Freight Forwarding Services

Industry Profile Report

Dive Deep into the industry with a 25+ page industry report (pdf format) including the following chapters

Industry Overview Current Conditions, Industry Structure, How Firms Operate, Industry Trends, Credit Underwriting & Risks, and Industry Forecast.

Call Preparation Call Prep Questions, Industry Terms, and Weblinks.

Financial Insights Working Capital, Capital Financing, Business Valuation, and Financial Benchmarks.

Industry Profile Excerpts

Industry Overview

The 15,100 freight forwarders in the US arrange transportation for freight between shippers and carriers, and typically offer a combination of services spanning transportation modes. Companies can derive profits from the differential between the rate charged to customers and the rate charged by the transportation carrier. By consolidating cargo and purchasing space on a volume basis, firms secure favorable pricing. Freight forwarders may also charge flat fees for services, such as freight consolidation, break bulking, and customs clearance.

Dependence on Third Parties

As middlemen between customers and transportation providers, freight forwarding services must rely on third parties for physical transport and are typically still responsible for the timely and safe delivery of cargo.

Seasonality of Demand

Depending on the type of cargo, sales can be seasonal and cash flow uneven.

Industry size & Structure

The average freight forwarding contractor operates from 1-2 locations, employs 17-18 workers, and generates about $13-14 million annually.

    • The freight forwarding industry consists of about 15,100 companies that employ about 268,000 workers and generate about $200 billion annually.
    • The industry is fragmented; the top 50 firms account for about 33% of industry sales.
    • The industry includes freight forwarders, marine shipping agents, and customs brokers.
                              Industry Forecast
                              Freight Forwarding Services Industry Growth
                              Source: Vertical IQ and Inforum

                              Recent Developments

                              Feb 2, 2024 - Firms Cut Prices
                              • Freight forwarding services significantly decreased their prices during 2023, according to the US Bureau of Labor Statistics. Labor costs decreased slightly during the first 11 months of the year, as employment and average wages for nonsupervisory employees decreased slightly during the period, according to the US Bureau of Labor Statistics.
                              • The US Bank Freight Payment Index registered a 10.9% year-over-year decrease in shipment volume by truck in Q4 2023, with two regions showing a decrease of more than 14%. Traffic sank in all regions, from a relatively moderate 2.9% decrease in the west to a 14.5% decrease in the south-east and an 18.2% decrease in the south-west. Shipments have decreased for the past six quarters. Freight spending decreased 13.5% year over year in 2023, reflecting flagging demand and falling rates. “The truck freight market is feeling the impact of companies reducing inventories significantly, as well as consumers continuing to spend more on experiences over goods,” said Bob Costello, SVP and chief economist of the American Trucking Associations.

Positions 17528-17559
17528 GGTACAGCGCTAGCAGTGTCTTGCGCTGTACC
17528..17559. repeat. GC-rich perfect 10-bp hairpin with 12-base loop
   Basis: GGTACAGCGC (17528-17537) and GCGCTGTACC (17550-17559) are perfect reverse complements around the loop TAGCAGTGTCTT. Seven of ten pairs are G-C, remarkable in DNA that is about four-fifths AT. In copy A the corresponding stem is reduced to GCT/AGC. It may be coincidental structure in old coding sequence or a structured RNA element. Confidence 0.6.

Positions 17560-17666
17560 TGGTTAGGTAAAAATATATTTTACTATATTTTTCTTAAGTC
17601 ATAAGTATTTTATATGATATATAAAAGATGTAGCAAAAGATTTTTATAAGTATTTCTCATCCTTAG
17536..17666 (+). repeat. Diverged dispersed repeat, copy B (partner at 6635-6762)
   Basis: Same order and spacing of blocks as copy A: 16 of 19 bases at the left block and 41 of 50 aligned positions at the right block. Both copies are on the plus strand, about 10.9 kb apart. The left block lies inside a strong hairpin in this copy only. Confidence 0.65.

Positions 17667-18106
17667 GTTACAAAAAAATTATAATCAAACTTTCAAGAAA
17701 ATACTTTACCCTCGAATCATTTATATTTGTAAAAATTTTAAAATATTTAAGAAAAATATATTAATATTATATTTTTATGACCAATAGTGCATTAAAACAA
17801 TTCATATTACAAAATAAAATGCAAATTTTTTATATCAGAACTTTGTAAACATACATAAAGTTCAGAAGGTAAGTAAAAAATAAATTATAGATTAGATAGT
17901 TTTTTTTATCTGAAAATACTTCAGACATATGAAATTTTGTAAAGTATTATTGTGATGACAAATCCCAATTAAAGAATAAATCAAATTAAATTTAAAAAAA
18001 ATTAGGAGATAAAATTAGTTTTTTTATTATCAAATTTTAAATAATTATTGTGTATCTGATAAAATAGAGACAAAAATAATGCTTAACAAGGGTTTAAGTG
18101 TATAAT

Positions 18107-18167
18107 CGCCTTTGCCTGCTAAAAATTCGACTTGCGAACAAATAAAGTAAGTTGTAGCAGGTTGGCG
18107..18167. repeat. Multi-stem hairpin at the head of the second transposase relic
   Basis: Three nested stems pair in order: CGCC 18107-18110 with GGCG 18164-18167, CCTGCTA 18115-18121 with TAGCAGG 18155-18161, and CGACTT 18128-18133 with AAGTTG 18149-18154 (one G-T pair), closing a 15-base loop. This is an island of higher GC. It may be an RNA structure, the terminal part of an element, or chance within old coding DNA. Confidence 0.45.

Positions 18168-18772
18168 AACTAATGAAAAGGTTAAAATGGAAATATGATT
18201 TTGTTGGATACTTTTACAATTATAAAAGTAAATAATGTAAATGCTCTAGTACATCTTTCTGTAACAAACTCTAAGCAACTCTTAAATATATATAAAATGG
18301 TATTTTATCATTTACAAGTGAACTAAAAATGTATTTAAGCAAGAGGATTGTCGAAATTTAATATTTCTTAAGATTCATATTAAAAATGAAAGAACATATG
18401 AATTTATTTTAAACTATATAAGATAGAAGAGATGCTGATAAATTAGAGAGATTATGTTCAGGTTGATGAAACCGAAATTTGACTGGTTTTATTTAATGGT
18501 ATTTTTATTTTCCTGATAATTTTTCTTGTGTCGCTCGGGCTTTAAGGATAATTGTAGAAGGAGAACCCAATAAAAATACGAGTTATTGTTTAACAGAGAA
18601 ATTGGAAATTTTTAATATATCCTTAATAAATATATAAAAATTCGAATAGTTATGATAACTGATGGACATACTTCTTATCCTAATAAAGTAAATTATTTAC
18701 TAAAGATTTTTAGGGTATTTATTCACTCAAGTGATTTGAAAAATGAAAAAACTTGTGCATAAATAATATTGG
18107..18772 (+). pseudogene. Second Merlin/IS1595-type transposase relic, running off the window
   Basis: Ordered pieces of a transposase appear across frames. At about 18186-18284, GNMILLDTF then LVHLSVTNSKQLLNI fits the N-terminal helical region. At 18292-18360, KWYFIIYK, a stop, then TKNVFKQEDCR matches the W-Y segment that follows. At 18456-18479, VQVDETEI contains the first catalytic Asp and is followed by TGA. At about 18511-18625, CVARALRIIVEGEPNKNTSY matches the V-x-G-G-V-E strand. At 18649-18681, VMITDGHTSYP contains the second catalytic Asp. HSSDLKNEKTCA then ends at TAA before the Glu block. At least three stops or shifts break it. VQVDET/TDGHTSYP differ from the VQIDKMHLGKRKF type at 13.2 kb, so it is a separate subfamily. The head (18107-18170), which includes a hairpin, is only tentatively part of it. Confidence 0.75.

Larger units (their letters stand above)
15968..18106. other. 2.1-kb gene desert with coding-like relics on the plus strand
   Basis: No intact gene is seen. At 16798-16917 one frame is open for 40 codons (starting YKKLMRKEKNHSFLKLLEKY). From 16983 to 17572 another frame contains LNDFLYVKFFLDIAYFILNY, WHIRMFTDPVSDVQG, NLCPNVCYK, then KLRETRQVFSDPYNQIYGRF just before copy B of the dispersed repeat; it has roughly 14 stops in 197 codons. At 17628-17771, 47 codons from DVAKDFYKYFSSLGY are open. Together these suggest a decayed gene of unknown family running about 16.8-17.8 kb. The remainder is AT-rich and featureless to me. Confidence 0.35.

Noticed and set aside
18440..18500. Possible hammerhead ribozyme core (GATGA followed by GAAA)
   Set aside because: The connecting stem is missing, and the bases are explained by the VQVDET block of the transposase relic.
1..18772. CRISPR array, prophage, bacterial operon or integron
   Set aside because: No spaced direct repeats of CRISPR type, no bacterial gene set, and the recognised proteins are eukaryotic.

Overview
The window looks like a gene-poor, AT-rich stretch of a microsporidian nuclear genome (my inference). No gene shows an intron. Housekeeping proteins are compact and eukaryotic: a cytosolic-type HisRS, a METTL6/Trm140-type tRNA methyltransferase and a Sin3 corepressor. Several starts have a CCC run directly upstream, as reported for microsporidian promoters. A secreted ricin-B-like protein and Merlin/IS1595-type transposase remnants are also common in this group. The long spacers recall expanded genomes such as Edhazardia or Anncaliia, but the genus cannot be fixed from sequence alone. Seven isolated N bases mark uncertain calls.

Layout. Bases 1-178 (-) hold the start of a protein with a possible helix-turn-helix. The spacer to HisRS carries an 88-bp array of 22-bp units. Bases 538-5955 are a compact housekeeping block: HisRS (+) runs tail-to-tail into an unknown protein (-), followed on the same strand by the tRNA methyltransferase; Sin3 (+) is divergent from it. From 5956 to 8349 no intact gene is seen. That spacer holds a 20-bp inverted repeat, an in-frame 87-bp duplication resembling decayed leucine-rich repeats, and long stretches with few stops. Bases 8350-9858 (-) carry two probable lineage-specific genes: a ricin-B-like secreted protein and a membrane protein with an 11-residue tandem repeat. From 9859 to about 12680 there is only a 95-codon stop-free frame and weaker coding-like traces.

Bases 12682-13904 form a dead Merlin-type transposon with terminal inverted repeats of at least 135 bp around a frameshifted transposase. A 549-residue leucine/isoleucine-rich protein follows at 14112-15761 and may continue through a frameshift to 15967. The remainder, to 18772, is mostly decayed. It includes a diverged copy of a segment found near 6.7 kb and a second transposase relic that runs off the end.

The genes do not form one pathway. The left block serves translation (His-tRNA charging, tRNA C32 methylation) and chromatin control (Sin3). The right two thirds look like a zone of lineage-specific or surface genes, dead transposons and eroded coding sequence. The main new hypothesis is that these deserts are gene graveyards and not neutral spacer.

• Attacks on cargo ships in the Red Sea and drought affecting the Panama Canal have created a “perfect storm” of disruption in global shipping, according to Mike Giambrone, an account executive at logistics provider OEC Group. The Red Sea is a critical shipping lane for cargo traveling through the Suez Canal, which accounts for about 12% of global trade, according to Giambrone. Approximately 30% of global container traffic traverses the Suez Canal, transporting $1 trillion of goods per year, according to the Government of New Zealand. Drought conditions in the Panama Canal, worsened by a severe El Nino, have severely impacted container ship traffic through that key trade route. October 2023 marked the driest October on record for the Canal watershed, according to the Panama Canal Authority, and officials have cut the number of transits. The Panama Canal accounts for about 7% of global seaborne trade, according to the Wall Street Journal. “It’s really the East Coast and Gulf Coast markets that are going to see the results of this,” Giambrone said. He noted that when there’s a problem on the East Coast, shippers can transfer their capacity to the West Coast, but this can bring additional problems. Giambrone cited the post-COVID shipping surge that resulted in “a parking lot of container ships” at West Coast ports in 2021. Some ships were diverted to the East Coast to ease the congestion. “Then the East Coast started having serious congestion.”
                              • Freight forwarding services that are benefiting from reshoring may also benefit from nearshoring, according to the Reshoring Initiative (RI). Harry Moser, founder of RI, says that if a product is so labor intensive that you can’t bring it to the US, then companies are sometimes surprised to find that wages in Mexico are far lower than in China. The average Mexican manufacturing worker earns $4 an hour, while the rate in China — where wages have been gaining 10% to 15% a year — is currently around $7, and in the US, it’s roughly $23. Products coming from Mexico end up with an average 40% US content, while in China they have 5% US content.
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